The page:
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Save the Date

Hey Klesick Farm Community!

We are hosting a brand new event. We are calling it: Inspire: A Community Be Healthy Event. This will be a health fair focusing on good food, wellness, fitness, naturopathic, homeopathic, chiropractic, etc. There will be cooking demonstrations, educational classes, and vendors. This is going to be a lot of fun and super informational.

There are two ways to participate:

1. Plan to come, learn and share: Saturday January 14th (2017) from 11am – 4pm at the Lynnwood Convention Center. Bring the whole family and bring the neighbors, too.

2. You can also participate as a vendor. If you have a health business, follow the links below and sign up. We only have 30 vendors spaces available. Follow the link below.

Vendor information:

Klesick Farms is pleased to invite you to participate in. This unique one-day event is to be held at the Lynnwood Convention Center on January 14, 2017 from 9:00 am until 5:00 pm – and is open to the entire community. For additional information and to register, click here.

Who Should Participate?

* Suppliers of products and services for individuals, families and professionals to support journey to wellness.

* Publishers and distributors or books, video and curricula for wellness and fitness.

* Outdoor and indoor play and fitness equipment companies.

* Resources for families and teachers for children’s wellness and fitness.

* Health coaching services for individuals, families and professionals.

* Farm to table, organic non-gmo food providers.

This is going to be a great community event, so plan to come and join us!

Farmer/health advocate,




Recipe: Baby Bok Choy with Cashews


2 Tbsp olive oil 1 bunch chopped green onions, including green ends 3 cloves garlic, chopped 1 pound baby bok choy, rinsed, larger leaves separated from base, base trimmed but still present, holding the smaller leaves together 1/2 teaspoon dark sesame oil Salt 1/2 cup chopped, roasted, salted cashews


Heat olive oil in a large sauté pan on medium high heat. Add onions, then garlic, then bok choy. Sprinkle with sesame oil and salt. Cover, and let the baby bok choy cook down for approximately 3 minutes. (Like spinach, when cooked, the bok choy will wilt a bit.)

Remove cover. Lower heat to low. Stir and let cook for a minute or two longer, until the bok choy is just cooked.

Gently mix in cashews.

Recipe adapted from


Know Your Produce: Parsnips

Parsnips are related to carrot and celery and have a slightly celery-like fragrance and a sweet and peppery taste. They have a high sugar content and in the 16th century, Germans realized the high sugar content of the parsnip and used it to make wine, jams, and flour.

If the parsnip root gets cold, either before or after the harvest, its flavor will be much sweeter. Parsnips are a good source of folate and Vitamin C, and one bite, no matter how they are prepared, will convince you of their fiber content.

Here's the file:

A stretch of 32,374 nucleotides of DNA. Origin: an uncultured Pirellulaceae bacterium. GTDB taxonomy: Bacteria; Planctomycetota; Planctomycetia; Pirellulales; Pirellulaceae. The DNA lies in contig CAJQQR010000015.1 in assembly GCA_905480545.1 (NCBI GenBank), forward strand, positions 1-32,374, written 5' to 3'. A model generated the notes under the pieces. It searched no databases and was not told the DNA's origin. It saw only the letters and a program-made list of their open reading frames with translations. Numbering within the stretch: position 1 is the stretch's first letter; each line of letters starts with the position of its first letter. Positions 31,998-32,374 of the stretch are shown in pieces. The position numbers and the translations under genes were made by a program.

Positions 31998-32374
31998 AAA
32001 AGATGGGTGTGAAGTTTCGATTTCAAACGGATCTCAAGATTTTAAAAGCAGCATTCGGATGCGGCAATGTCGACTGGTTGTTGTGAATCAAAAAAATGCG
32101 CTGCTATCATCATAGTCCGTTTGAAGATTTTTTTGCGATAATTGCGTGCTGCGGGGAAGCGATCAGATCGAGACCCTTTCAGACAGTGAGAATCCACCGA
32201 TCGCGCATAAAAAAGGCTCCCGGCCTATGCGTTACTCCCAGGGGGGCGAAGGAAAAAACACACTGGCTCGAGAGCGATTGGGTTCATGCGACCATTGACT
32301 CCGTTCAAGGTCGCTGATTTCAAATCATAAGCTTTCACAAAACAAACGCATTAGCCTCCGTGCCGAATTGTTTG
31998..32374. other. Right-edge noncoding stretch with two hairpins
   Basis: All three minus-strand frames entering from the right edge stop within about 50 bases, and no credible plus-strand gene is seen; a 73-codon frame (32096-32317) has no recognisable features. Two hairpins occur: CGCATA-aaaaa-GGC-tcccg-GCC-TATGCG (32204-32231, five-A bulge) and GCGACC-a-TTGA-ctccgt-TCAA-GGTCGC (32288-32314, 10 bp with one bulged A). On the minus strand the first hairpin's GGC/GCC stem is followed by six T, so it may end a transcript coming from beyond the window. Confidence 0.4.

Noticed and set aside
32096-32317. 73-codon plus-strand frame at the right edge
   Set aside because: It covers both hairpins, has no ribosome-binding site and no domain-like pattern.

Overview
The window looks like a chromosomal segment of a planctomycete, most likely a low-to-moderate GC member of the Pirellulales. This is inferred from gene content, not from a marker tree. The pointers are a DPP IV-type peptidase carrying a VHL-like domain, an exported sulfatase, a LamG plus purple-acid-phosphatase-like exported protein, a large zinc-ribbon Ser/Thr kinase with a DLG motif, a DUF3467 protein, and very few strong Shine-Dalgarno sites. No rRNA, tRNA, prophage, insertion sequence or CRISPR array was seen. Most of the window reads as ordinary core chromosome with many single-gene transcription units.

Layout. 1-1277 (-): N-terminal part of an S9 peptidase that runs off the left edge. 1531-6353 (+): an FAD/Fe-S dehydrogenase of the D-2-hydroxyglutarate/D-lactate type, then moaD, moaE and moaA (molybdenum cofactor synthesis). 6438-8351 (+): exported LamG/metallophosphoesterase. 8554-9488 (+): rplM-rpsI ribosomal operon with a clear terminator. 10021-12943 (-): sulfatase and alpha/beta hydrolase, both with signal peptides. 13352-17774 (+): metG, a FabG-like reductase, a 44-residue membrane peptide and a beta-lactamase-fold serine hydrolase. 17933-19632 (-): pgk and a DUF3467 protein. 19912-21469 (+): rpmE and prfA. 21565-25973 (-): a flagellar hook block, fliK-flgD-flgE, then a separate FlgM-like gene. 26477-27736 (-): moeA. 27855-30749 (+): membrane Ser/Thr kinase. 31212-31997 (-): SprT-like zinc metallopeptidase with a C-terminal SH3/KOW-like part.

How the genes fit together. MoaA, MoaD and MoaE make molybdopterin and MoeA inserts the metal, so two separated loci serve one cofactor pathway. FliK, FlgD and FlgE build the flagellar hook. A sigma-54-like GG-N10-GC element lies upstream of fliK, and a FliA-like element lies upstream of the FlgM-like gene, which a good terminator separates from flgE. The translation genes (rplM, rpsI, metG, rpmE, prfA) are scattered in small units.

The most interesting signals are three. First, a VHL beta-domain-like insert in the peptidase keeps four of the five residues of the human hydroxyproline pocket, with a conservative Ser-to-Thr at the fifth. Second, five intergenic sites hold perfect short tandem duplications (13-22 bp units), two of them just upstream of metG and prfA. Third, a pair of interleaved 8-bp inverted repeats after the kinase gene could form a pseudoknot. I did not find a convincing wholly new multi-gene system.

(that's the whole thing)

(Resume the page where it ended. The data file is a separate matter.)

You can steam and mash parsnips like potatoes, but their best flavor is emphasized by roasting or sautéing. If you have very large parsnips, trim out the woody, bitter core before or after cooking.

Parsnips are generally a good substitute for either carrots or potatoes in most recipes, although they have a slightly stronger flavor. Herbs are especially nice with parsnips including basil, dill, parsley, thyme, and tarragon.

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Toothless GMO Food Labeling Bill Becomes Law

Note: I have covered the DARK Act in a previous newsletter, but wanted to share the perspective of the Cornucopia Institute. The folks at the Cornucopia Institute are advocates the heart and soul of organics and small to medium sized organic farms. In the ever increasing “get bigger or get or get out” model of American business and Agriculture, the Cornucopia stands up and for farmers like myself and consumers like you who support us. Real change comes when concerned people make intentional choices for their families and their communities.

As I have shared in the past, we are the solution: you and I making good food choices, and sending less of our food dollars to companies that promote and use GMO’s in their products.

Organic is better for our health and better for the environment,




Toothless GMO Food Labeling Bill Becomes Law; Corporate Elites Betray Organics


The looming July 1 implementation date for Vermont’s first-of-a-kind, historic GMO food ingredients labeling law pushed Monsanto and other corporate giants in retailing, biotechnology, and agribusiness into overdrive as they ramped up pressure on Congress to negate the state law.

Labeling opponents wisely identified Michigan Senator Debbie Stabenow, the ranking Democrat on the Senate Agriculture Committee, as the key to crafting what they described as a “compromise” bill. Stabenow’s bill was able to move enough Senate Democrats to join with an already solid block of Republicans to muscle through its swift passage.

Ardent GMO backer, Senate Agriculture Chair Pat Roberts (R-Kansas) called it “the most important agriculture vote in 20 years.” When signed into law by the President in late July, it preempted Vermont’s new law, mandatory GMO seed labeling requirements in two states, and dozens of related local ordinances.

But what has been rightly called the DARK Act would not have been possible without the behind-the-scenes machinations of the Organic Trade Association (OTA), a few of its most powerful members, and two corporate-funded non-profit organizations – Just Label It (JLI) and the Environmental Working Group (EWG).

JLI, founded by Stonyfield Yogurt chairman Gary Hirshberg, and the EWG signaled their support for an agribusiness-supported alternative to actual GMO labeling, Quick Response (QR) codes, those inscrutable Rorschach-like images found on some product packaging.